The uncompromising guide claims that everyone in her generation knows someone killed during the troubles. At the height of Escobar’s reign, there were an incredible 380 murders per 100,000 people. What’s more, she says, we Westerners (specifically those who’ve indulged in a cheeky line) are to blame. “Every – one – of – you,” she drawls with disdain, “has Colombian blood on your hands.”

The hives of vice fuelled by cocaine have been reclaimed by Paisas, not least downtown’s Parque de las Luces. Once dominated by pimps and junkies, today it’s a gleaming square of 300 light beams. A nearby whorehouse has been turned into a library that looks like a spaceport.

There’s a similar feeling of redemption in Santo Domingo. The barrio, which Escobar ruled like a personal fiefdom, has improved greatly since being linked to the city by the Metrocable. Its shining modern library sticks out among the rugged hillside houses.

Then there’s Medellín’s newest architectural wonder, the huge 385m-long (1,263ft) escalator that traverses Comuna 13, formerly the city’s most dangerous barrio. When I tell a wrinkled taxi driver I want to go there, he looks at me as if I’m mad.

“Are you sure?” he croaks, puffing on a cigarette. “It’s very dangerous.”

With attendants on each level, I feel safe enough as I ascend past little houses pumping out Latin music, their walls painted with bright murals by local graffiti artists. I see old ladies hanging out their washing and boys kicking around a football.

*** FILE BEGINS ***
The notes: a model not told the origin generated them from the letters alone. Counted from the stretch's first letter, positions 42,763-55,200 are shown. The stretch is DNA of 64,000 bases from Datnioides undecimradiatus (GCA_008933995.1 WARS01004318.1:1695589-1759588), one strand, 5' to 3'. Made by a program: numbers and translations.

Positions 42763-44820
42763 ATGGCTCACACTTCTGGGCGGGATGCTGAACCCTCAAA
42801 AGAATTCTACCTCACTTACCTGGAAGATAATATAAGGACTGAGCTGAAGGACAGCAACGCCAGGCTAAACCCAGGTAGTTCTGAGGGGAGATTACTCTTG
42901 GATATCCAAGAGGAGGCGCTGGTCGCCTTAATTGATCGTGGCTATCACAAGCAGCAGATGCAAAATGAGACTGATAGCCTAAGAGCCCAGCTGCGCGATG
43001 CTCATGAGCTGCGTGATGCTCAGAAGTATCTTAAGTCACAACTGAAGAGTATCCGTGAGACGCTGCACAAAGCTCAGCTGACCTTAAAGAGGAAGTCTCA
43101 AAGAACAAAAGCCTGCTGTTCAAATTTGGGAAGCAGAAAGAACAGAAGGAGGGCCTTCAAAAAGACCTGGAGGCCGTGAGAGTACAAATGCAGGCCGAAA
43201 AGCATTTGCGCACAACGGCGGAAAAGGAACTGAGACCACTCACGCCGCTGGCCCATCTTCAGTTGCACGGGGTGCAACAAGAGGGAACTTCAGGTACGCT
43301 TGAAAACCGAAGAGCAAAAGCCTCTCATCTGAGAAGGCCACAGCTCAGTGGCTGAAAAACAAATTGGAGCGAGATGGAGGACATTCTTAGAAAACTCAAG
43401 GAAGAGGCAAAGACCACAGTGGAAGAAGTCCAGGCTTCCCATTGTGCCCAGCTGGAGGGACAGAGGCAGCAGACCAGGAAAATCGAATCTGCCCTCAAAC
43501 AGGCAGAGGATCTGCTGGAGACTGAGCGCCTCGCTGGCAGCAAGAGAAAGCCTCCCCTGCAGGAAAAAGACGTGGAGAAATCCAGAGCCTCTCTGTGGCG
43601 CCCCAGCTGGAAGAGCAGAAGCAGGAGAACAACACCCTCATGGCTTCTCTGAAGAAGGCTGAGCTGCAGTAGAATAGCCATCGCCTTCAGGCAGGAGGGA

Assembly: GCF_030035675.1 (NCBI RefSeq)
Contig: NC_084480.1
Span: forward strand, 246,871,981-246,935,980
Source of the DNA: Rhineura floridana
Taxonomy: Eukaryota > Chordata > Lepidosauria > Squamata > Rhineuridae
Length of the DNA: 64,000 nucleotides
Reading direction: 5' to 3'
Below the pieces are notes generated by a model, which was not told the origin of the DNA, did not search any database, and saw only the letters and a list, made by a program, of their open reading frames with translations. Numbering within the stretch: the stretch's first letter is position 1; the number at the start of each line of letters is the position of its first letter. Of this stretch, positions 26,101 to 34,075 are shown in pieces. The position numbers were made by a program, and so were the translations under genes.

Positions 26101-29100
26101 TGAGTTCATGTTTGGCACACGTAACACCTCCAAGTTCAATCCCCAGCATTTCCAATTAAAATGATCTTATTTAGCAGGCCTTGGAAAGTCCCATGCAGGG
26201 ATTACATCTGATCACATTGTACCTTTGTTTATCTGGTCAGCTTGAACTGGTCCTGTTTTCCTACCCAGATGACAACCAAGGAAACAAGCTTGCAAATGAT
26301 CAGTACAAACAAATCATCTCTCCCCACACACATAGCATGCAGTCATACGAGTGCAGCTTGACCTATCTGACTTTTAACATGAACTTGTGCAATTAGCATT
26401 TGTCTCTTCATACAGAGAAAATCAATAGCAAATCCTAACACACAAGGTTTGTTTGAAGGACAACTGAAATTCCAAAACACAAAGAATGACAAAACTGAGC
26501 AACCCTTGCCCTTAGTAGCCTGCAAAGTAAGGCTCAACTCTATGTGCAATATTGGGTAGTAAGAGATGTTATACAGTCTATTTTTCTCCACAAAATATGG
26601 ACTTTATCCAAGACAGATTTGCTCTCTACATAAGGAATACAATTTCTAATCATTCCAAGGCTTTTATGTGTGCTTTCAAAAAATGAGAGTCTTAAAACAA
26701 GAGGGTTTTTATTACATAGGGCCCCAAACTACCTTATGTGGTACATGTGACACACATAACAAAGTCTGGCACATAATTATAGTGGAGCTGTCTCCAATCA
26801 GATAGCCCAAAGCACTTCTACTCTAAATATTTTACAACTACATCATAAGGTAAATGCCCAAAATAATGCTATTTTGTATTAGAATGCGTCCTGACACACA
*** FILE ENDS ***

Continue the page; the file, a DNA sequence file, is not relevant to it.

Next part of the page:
The summit offers a majestic view of red-orange houses and skyscrapers scaling the slopes of the verdant Aburrá Valley. From here, it’s easy to see why Medellín is called the Land of Eternal Spring.

Back at street level, colossal black-painted figures hulk beneath the towering office blocks. They’re the work of Medellín’s patron saint of art, Fernando Botero. The local artist started donating his work to the city in 2010, further helping the rebirth of Medellín.

In the plaza outside Museum of Antioquia, where a whole floor is dedicated to Botero, a woman enhanced by the surgeon’s knife (another of Escobar’s legacies) leans against the artist’s voluptuous depiction of Venus.

The Antioquia area feels very different from the gleaming 4x4s and chic locales of Poblado. Downtown’s roads are choked with honking cars on the brink of collapse and tired-looking workers heading home.

As twilight settles, I go in search of Botero’s most poignant work, the Bird of Peace. I ask a young guy with slicked-back hair for directions to Plaza de San Antonio and he warns me that thieves operate in the area.

People are sat on the steps surrounding the square, most of them drinking bottled beer. The only people by the sculpture are a German couple snapping away. It hardly feels risky.

Botero’s gargantuan bird statue was blown up here in 1995, killing 23 and injuring hundreds. Rather than let it be removed, Botero insisted that the imploded husk remain, with the victims’ names inscribed on a plaque.

Next to it stands a pristine replica bird. It’s the very point at which Medellín’s terrible past and promising future converge. One is a dark reminder, the other a symbol of hope.


Getting there
There are no direct flights from the UK to Medellín. Instead, fly to Bogotá with Avianca ( for a connecting flight to Medellín. The internal flight takes about an hour.

Where to stay
Apart from its artistic appeal, rooms at Charlee ( offer private teppanyaki grills and Jacuzzis. Doubles start from £150.

More information
For an introduction to Medellín that doesn’t gloss over the past, try Real City Tours (